When the first coffee-house opened in London in 1652, customers were bewildered by this strange new drink from Turkey - hot, bitter and black as soot. But those who tried coffee were soon won over. More coffee-houses were opened across London and, in the following decades, in America and Europe. For a hundred years the coffee-house occupied the centre of urban life, creating a distinctive social culture by treating all customers as equals. Gossip, dissent and sedition were exchanged and debated around their egalitarian tables. Merchants held auctions of goods, writers and poets conducted discussions, scientists demonstrated experiments and gave lectures, philantropists deliberated reforms. Coffee-houses thus played a key role in the explosion of political, financial, scientific and literary change in the 18th century. The stock market, insurance companies, political parties and the scientific symposium had their birth in the coffee-house. In the 19th century the coffee-house declined, but the 1950s witnessed a dramatic revival in the popularity of coffee with the appearance of espresso machines and the coffee bar', and the 1990s saw the arrival of retail chains like Starbucks.
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'THE COFFEE-HOUSE is everything it should be - careful, intelligent and embodying the spirit of its subject by being written for the digestion of the general public. It contains the perfect recipe of scholarship, stimulant and froth.' ( THE SUNDAY TELEGRAPH)
'This is a convincing and meticulous read, building an intriguing and engrossing picture of coffee's role in British society. And what a relief that this isn't yet another wide-ranging cherry-picking history of a commodity, but rather a close examination of how particular rooms shaped the British identity. There are plenty of incidental surprises, but the total picture is the revelation: something happened when coffee met the English Enlightenment and the result was an explosion of creativity..' ( THE INDEPENDENT ON SUNDAY)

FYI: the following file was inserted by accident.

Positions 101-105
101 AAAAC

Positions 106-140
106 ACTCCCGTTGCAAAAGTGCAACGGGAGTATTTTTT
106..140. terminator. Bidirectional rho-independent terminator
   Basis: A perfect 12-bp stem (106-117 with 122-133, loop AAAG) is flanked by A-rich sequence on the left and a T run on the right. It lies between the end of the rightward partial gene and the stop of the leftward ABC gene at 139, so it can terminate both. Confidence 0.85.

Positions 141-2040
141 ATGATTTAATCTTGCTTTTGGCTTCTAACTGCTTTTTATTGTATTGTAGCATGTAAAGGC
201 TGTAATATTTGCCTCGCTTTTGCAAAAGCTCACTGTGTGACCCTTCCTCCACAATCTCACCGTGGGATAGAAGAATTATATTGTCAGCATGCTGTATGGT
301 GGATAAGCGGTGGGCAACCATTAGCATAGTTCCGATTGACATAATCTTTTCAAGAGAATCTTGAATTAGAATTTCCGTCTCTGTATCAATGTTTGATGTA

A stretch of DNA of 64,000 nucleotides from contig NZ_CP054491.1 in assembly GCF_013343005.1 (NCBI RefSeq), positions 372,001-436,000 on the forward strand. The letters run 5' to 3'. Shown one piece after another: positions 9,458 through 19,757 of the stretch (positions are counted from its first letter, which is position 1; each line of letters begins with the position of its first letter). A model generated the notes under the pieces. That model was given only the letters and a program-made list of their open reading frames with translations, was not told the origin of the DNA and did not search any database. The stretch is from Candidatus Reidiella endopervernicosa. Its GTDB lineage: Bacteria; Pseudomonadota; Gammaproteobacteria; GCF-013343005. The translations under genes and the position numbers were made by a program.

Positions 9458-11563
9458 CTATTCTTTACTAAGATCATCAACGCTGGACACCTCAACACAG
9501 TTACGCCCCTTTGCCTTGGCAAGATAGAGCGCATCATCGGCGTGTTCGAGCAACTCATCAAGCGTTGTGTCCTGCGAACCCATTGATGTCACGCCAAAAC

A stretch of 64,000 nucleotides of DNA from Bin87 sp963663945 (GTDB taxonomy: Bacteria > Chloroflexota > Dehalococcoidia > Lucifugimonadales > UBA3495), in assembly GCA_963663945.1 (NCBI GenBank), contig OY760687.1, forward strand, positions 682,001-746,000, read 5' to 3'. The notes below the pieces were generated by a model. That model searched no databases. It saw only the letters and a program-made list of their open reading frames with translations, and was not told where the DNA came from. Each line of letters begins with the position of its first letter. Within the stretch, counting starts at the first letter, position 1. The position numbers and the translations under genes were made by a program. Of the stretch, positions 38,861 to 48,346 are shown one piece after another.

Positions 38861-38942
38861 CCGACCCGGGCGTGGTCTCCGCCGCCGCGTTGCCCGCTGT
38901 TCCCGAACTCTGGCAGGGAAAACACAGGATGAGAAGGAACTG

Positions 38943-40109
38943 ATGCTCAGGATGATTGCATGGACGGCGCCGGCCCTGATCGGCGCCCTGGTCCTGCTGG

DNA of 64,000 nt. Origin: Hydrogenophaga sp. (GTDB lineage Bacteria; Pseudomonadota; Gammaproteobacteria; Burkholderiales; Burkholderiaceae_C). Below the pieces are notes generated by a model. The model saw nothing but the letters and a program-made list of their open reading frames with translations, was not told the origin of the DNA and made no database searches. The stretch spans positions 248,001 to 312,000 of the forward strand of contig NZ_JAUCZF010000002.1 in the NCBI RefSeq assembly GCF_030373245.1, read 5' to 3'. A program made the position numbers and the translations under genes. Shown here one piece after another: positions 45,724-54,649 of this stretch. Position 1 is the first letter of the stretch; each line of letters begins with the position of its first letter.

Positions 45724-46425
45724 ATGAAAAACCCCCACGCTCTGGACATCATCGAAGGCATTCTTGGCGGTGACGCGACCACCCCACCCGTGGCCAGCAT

'...readable and scholarly account of an important and curiously neglected phenomenon. Rich in evocative detail... and strong on social, political and economic context, The Coffee House is a book for the coffee-lover and historian alike.' ( THE SPECTATOR)
'Ellis's sober, rigorous narrative lucidly dovetails the political with the cultural, and is particularly engaging as it charts the convulsions of England through its early modernisation... Ellis unpicks the ideologies that have contributed so importantly to our entrenched beliefs in freedom of speech and in our political constitution.' ( THE DAILY TELEGRAPH)
'brilliant' (Bee Wilson THE SUNDAY TELEGRAPH MAGAZINE)
'... [Ellis] circles his subject, elegantly and thoughtfully investigating the cultures - political, literary and financial - that the rituals of the coffee house have helped to shape... cooly scrutinizing the romance of the bean, this book invites us to ask ourselves who we think we are when we order a cappuccino "with wings".' (Norma Clarke TLS)
Markman Ellis was educated at the universities of Auckland and Cambridge, and now teaches 18th-century literature and culture at Queen Mary, University of London. He has published books on the sentimental novel and gothic fiction, and articles on many topics in 18th-century studies, including georgic poetry, slavery, kangaroos and lap-dogs.
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Descrizione libro Orion Publishing, 2004. Hardcover. Condizione libro: New. Codice libro della libreria P110297843192
Descrizione libro Orion Publishing, 2004. Hardcover. Condizione libro: New. First Edition. Codice libro della libreria DADAX0297843192